Tag Archives: C#

Nortel BCM Log Parser

I had originally coded this project in VB and never got it into a distributable format.  For example, I had all the file paths and database connection strings hard coded.  After educating myself a bit on C# I recoded the application in that language, and have the program using LINQ instead of (oof!) OLE.  I also now have it coded to accept values specific to a user’s environment via an XML settings file.

What the program does at this point is that it reads the call detail recording logs that are stored in a directory and commits them to an MS SQL/SQLexpress database.  For my own purposes I have all the default settings set on the BCM for recording the log files, so if you’ve changed any of these settings this program may not work.  As well, I have my logs FTP’d every day to a server share that I can access via UNC (i.e. \\server\logfiles).

I have a little setup menu within the program so that you can create the database, set the settings, and then write the settings out to an XML file for future use. Using the XML settings file the program can be scheduled to run if the XML settings file is given to the program as a variable (ex, NortelLogParser c:\settings.xml).

In the future I hope to develop a web front end for the database, but for the time being you’ll have to use Excel or some other tool to query the database for the information that you want.

Click here to download.

UPDATE: I just noticed (12/14/2011) that the field detection is still a little buggy, and a feature that I added after the fact of associating a record with the file it came out of lags by a day.  The program is still better than nothing, but I do have to patch it up a bit when I get some time.

Command Line Argument

Firing up the way-back machine, I recalled interfaces from Exchange versions past that would immediately return some nice data, such as mailbox size, item counts, etc.  I set out to try and recreate some of these interfaces, but it seemed that a lot of the coding examples were in C#, a language that I wasn’t very familiar with.

Undeterred, I went through some C# lessons and I now have what I hope is a decent “working IT guy’s” knowledge of it’s inner workings.  Unfortunately at this point, I can’t exactly remember what I was missing from the past Exchange interfaces that drove me to learn C# to begin with, apart from the table that had the mailbox sizes.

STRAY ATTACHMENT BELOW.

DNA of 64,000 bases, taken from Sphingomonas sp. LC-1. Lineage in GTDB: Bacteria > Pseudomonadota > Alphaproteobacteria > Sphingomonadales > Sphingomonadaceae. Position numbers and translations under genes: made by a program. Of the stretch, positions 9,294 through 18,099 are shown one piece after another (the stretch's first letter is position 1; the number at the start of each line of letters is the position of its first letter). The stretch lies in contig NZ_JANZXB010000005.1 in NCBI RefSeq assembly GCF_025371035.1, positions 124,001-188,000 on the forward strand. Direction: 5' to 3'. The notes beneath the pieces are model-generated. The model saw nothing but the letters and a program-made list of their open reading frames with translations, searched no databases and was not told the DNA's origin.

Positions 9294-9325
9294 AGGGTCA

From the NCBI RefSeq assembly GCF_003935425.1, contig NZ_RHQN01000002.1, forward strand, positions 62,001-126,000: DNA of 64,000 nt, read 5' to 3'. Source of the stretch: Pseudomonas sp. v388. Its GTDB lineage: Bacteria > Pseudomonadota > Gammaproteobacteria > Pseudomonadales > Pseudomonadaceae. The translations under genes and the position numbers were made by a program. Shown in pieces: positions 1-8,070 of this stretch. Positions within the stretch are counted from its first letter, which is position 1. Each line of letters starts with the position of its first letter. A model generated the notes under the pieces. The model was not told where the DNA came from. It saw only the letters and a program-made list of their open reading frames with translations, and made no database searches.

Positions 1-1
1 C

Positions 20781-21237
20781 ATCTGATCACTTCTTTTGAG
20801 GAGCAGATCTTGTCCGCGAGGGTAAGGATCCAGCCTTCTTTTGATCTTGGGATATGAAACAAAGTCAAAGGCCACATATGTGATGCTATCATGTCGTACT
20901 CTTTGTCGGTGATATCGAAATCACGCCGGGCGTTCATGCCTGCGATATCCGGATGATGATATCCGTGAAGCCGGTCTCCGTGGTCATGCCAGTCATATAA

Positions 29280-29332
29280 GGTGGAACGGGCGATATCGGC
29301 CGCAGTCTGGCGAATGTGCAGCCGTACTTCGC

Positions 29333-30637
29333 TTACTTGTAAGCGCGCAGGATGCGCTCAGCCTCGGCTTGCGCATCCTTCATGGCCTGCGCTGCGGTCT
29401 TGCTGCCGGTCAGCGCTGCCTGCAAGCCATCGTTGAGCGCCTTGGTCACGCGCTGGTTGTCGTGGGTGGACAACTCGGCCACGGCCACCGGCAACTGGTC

I eventually determined that the Powershell command that I needed was:

Get-MailboxStatistics -server <exchange server name>| Select-Object DisplayName, TotalItemSize, ItemCount,StorageLimitStatus,LastLogonTime | Out-GridView”

I figured my C# coding skills would have to apply to something else as I could just as easily put that line into a batch file! For some reason, though, launching the command from a batch file would open the ‘Grid View’, but it would close immediately, so back to C#

I had the program working fine on my desktop, and had it set to either ask for a server name, or accept a command line argument that would contain the server name. For reasons I still don’t fathom, the command line argument wouldn’t work on the Exchange server itself. I eventually had to change the code from:

if (args[0] != null)
ServerName = args[0];


if (args.Length>0)
if (args[0] != null)
ServerName = args[0];

Which makes more sense, I guess, but I don’t know why the former only worked on the desktop unless there’s some variation of the .Net runtimes between the desktop and server in how they handle command line arguments?

Anyway, if you’d care for a little program that auto-launches this grid view, I’ve posted it here.  It includes the user’s display name, their mailbox size, the number of items, and if they’ve exceeded their quota.  You may need this note if you get an ‘index out of bound’ error due to the Powershell visual GUI elements not being installed (obviously you’ll need a 64 bit machine with the Exchange Powershell add-on installed).

Remote Desktop With XP

Faced with an aging remote access server with dubious patches I wanted to move a little more quickly to a Windows Server 2008 R2 terminal server, but there is an issue: there’s no support for NLA connections within XP out of the box.  True, there’s some registry hacks to enable the feature, but I couldn’t have end user’s doing that, so I resolved to write a program to do it for them.  It wasn’t until I was almost done that I discovered that, alas, Microsoft had already written one.

I hate to be outdone to that extent so I’m still posting mine here: a zip file which contains a Windows forms version, and a command line version, both of which run remarkably faster than Microsoft’s patch.  My program(s) will check to make sure that it’s the proper version of the OS (Windows XP with service pack 3) and that the registry entries need to be added (with visual output).  No backups are taken, so use at your own (minimal) risk!

(Although I typically share my code, I must admit to being slightly embarrassed at it’s condition since it’s my first full fledged C# program.  I’ll share if I get around to cleaning it up so that it doesn’t look like a VB guy wrote a C# program 🙂

Now to patch up all the other Windows XP issues with the Remote Desktop Connection services in Windows 2008 r2….